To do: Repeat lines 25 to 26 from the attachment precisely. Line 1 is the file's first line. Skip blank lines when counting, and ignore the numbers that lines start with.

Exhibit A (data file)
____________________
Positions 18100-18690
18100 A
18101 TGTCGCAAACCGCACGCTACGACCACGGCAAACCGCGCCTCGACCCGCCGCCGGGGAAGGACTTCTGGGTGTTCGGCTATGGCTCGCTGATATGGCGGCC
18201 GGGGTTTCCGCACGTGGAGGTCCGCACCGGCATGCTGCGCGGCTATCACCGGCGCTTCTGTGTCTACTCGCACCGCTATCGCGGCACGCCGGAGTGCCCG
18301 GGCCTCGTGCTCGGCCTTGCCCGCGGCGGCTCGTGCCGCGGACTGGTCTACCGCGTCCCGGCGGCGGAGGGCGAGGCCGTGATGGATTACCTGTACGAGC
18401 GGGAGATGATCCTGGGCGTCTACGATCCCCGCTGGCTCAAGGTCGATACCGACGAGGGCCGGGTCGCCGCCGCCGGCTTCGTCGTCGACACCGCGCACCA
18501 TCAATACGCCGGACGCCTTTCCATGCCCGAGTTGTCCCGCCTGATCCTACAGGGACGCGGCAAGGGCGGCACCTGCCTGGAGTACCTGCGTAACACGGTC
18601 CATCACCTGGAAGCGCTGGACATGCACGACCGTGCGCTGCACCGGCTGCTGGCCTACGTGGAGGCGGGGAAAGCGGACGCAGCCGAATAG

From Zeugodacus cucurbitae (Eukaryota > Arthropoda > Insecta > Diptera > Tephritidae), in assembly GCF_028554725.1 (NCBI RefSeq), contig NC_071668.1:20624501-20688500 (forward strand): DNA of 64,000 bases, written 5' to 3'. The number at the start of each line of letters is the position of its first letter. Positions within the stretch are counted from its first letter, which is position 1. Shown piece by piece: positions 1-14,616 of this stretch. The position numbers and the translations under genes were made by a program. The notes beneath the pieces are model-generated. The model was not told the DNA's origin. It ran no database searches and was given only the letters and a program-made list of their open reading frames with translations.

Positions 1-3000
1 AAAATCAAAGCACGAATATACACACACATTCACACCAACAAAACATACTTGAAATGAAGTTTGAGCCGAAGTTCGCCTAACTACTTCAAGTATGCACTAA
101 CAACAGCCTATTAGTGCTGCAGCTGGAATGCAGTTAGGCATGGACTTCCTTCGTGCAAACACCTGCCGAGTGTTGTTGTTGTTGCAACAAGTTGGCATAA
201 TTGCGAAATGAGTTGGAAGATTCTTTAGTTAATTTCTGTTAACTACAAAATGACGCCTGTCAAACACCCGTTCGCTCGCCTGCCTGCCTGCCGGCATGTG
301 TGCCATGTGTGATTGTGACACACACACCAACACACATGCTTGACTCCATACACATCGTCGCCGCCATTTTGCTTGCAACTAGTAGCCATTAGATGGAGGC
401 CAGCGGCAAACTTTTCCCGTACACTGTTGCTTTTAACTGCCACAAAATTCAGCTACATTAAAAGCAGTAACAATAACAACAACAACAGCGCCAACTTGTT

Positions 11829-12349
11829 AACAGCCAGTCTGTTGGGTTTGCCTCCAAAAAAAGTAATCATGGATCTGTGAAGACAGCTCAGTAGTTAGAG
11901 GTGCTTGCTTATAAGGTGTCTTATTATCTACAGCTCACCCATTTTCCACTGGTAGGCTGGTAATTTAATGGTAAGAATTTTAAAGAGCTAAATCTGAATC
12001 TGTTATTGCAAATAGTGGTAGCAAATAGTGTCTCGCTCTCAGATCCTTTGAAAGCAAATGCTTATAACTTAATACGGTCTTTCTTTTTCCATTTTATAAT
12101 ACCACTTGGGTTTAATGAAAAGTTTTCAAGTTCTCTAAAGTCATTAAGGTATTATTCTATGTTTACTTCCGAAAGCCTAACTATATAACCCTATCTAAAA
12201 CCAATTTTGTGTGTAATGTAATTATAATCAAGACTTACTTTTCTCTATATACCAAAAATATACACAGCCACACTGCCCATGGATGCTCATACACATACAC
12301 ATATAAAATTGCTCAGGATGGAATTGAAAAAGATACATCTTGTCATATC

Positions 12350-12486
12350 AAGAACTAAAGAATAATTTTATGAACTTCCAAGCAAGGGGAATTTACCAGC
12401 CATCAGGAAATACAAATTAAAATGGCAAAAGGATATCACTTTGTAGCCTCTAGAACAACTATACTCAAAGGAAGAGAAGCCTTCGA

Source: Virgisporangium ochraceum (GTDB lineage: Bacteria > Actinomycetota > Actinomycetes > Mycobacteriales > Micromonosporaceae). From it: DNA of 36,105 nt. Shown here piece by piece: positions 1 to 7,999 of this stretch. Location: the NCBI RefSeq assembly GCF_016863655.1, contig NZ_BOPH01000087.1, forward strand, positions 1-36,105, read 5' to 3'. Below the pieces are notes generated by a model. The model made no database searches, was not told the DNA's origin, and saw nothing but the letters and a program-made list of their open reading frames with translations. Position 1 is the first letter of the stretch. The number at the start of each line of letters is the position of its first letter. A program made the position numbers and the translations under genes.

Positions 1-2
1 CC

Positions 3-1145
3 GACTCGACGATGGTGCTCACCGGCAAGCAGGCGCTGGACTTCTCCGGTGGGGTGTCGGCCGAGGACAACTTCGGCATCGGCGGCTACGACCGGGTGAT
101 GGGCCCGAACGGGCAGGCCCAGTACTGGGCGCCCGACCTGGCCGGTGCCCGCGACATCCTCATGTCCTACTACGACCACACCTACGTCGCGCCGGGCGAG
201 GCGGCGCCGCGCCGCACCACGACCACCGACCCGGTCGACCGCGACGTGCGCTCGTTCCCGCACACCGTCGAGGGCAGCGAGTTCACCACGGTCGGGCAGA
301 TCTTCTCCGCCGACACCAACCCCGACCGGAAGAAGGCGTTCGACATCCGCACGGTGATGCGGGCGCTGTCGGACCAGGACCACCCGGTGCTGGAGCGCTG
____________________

12401 CATCAGGAAATACAAATTAAAATGGCAAAAGGATATCACTTTGTAGCCTCTAGAACAACTATACTCAAAGGAAGAGAAGCCTTCGA

Source: Virgisporangium ochraceum (GTDB lineage: Bacteria > Actinomycetota > Actinomycetes > Mycobacteriales > Micromonosporaceae). From it: DNA of 36,105 nt. Shown here piece by piece: positions 1 to 7,999 of this stretch. Location: the NCBI RefSeq assembly GCF_016863655.1, contig NZ_BOPH01000087.1, forward strand, positions 1-36,105, read 5' to 3'. Below the pieces are notes generated by a model. The model made no database searches, was not told the DNA's origin, and saw nothing but the letters and a program-made list of their open reading frames with translations. Position 1 is the first letter of the stretch. The number at the start of each line of letters is the position of its first letter. A program made the position numbers and the translations under genes.